A Golfers Dream
A fellow from middle America decided to go on a quest a decade ago. He completed the quest by playing America’s Top 100 golf courses. He then decided to sit down and write a book about his travels.
Larry Berle dedicates 90 percent of the book to an anecdote-and-vignette approach to golf course review. He doesn’t go into tremendous architectural detail on every course, although he has a penchant for touching on important elements that might be overlooked by the average golfer.
I read and contribute to a forum for architecture called Golf Club Atlas. There are guys and ladies on that forum who know more about worldwide golf course architecture and its architects than I know about my own self. These guys won’t like Larry’s book for two reasons: he doesn’t talk enough about architecture and he absolutely loves Tom Fazio courses.
Fortunately, guys like me and them make up about 1 percent of 1 percent of golfers. Most golfers have never discussed Augusta National as a course, only as the home of The Masters. When they read Larry Berle’s words from Augusta, they feel as if they were there with him. When he gets spasmodic about starting on the par three course, then proceeding to the 18-hole course at Augusta, these golfers (the 99 percent of them) shift in their seats and wait for what comes next. When Larry announces that he spent about $250 in the Augusta National golf shop for souvenirs to bring back to his friends, golfers understand.adds two appendices to his course memories and reviews. Testimonial letters from his golfing wingmen and various sub-lists related to the course quest complement the episodic narrative structure. In my opinion, the best things about the book are that Larry Berle undertook and completed the grail quest, that he shared it with us, and that he shared it in his own voice, absent of any editorial polish. In that light, I’ll share with you a portion of the email that I sent to him upon completing the book:
I raced through the book (it arrived a few days ago) and really enjoyed your “personal voice.” You made no effort to adopt a narrative tone that differs (I imagine) from who you are. The book reads like a conversation at a bar or a cafe, and I expect that you like it that way.
I’m curious if you had an editor work with you on it. There are a few misspellings and some erroneous facts (Fred Couples got lucky on the 12th, not the 13th at Augusta.) You even misquote yourself at one point: On page 87, when describing the Stanwich Club in CT, you alude to William and David Gordon as “names I had never heard of before or since.” On page 124, when describing Saucon Valley Grace, you admit that it was designed by “William and David Gordon in the 1950s.” If you had affected an air of perfection from the beginning, these boo-boos would stand out; since you are yourself, they simply come across as humorous in a good way (There goes Larry again!)”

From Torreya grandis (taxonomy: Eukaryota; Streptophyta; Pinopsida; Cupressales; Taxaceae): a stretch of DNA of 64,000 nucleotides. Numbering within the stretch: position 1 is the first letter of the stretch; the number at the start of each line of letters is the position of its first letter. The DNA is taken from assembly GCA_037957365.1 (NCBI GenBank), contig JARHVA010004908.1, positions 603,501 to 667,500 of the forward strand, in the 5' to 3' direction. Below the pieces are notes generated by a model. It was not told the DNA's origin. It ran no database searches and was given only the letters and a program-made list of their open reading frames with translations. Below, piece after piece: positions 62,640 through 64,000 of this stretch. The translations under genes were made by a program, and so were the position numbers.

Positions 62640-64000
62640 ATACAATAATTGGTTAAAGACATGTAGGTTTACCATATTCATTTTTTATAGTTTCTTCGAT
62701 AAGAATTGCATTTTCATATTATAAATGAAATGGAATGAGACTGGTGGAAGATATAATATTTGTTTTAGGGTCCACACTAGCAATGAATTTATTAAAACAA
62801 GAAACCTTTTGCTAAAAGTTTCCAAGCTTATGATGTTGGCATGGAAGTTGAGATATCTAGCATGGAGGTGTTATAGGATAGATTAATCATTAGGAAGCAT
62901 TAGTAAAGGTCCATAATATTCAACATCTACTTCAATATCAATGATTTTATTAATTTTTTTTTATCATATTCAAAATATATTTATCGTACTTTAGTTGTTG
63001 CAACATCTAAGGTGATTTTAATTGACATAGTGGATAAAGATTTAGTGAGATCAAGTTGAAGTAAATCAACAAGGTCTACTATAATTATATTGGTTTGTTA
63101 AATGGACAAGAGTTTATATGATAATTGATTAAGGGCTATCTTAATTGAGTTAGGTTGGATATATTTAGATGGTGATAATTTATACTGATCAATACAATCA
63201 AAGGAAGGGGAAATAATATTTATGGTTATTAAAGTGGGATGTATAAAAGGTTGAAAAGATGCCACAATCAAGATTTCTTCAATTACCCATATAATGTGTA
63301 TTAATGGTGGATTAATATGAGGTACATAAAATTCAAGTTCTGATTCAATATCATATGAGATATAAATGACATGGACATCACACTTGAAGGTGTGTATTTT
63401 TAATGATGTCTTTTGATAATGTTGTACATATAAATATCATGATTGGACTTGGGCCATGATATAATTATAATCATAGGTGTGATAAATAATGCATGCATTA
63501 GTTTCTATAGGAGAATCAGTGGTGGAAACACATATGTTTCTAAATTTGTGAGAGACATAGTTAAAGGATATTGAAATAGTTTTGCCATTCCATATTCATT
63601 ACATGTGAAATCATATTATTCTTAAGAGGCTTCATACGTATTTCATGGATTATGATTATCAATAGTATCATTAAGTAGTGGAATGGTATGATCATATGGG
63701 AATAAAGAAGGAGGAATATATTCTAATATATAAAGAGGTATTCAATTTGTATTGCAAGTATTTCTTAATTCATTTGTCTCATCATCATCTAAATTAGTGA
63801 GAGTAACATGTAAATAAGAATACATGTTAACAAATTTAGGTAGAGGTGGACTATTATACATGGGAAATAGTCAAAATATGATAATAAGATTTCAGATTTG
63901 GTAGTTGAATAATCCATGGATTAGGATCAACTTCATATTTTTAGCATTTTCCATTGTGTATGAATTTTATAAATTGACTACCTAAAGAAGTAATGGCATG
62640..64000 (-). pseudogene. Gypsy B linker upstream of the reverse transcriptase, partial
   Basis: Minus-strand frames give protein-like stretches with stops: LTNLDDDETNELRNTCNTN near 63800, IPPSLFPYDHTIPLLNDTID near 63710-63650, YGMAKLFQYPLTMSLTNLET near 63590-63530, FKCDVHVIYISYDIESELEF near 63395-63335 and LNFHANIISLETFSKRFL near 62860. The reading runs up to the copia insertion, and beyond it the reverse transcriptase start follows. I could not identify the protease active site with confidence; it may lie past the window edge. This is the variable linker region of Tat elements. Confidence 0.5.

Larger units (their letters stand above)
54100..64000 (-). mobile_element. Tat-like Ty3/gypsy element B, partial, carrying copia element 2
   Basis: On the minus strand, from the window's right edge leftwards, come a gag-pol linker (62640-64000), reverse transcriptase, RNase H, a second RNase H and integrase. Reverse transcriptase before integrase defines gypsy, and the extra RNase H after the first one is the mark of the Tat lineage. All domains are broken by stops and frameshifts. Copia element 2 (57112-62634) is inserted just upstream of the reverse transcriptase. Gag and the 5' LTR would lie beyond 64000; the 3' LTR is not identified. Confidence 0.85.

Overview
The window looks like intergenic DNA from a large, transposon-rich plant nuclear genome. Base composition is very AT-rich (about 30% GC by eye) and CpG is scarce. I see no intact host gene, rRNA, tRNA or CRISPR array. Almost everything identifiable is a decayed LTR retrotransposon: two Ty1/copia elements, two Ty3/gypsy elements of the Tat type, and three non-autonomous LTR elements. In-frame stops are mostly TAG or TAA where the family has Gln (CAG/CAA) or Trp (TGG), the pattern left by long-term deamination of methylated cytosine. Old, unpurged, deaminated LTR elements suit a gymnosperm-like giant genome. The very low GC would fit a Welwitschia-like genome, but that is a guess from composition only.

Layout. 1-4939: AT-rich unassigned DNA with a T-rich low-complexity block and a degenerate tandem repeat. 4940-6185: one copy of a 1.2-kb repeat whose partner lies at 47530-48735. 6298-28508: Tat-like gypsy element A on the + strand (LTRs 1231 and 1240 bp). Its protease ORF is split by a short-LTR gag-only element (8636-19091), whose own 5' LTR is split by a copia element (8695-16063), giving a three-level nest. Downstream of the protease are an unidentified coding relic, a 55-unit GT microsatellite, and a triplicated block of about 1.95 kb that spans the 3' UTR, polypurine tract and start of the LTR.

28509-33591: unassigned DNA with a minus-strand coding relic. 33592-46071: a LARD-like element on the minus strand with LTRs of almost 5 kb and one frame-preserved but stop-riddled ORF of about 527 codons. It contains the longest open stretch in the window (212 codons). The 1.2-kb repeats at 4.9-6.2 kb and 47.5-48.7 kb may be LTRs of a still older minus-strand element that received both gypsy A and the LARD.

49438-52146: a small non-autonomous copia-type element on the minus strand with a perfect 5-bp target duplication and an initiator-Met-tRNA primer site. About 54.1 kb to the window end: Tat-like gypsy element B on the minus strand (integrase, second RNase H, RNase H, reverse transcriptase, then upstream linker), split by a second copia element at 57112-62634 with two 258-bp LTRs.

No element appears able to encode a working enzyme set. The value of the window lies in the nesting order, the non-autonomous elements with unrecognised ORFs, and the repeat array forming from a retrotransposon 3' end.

I get the sense that Larry Berle will take my observations as they were meant, simple edification. I get the sense that Larry Berle will laugh and say “Wow, I guess I did run into the Gordons again.!” I get the sense that if Larry Berle decides to undertake another quest and write another book, I will certainly be the first of many in line to read it.
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A guy probably spends a year writing a book and he has to hear back from RonMon - blogger of woe - with unsolicited corrections. (Newsflash Mon, it's already published. What's Larry supposed to be with your inane nit picking).
Shame on you BTuck for not knowing better than to give the book to the wacky high school teacher.
Tim Mac got the book; I went out on my own to get one. Larry said something about giving it to me instead of to that Richard from Las Vegas. Anyway, take a suck on a popsicle and reread the blog...it's not of woe in the least. The book is self-published and folksy and people need to know...that that's okay. It's the year of Boo Weekley and Larry Berle, the way I see it. When you learn to read, neanderthal I'll loan you my copy of the book.
It's a little different from Ron Mon's insightful analysis.
The guy could have used an editor and perhaps some help getting the flow to work better, BUT it is an interesting tale.
Of course, cadging the title from George Ryan's 1999 novel loses him points aplenty. Surprising that neither of you erstwhile "reviewers" mentioned that...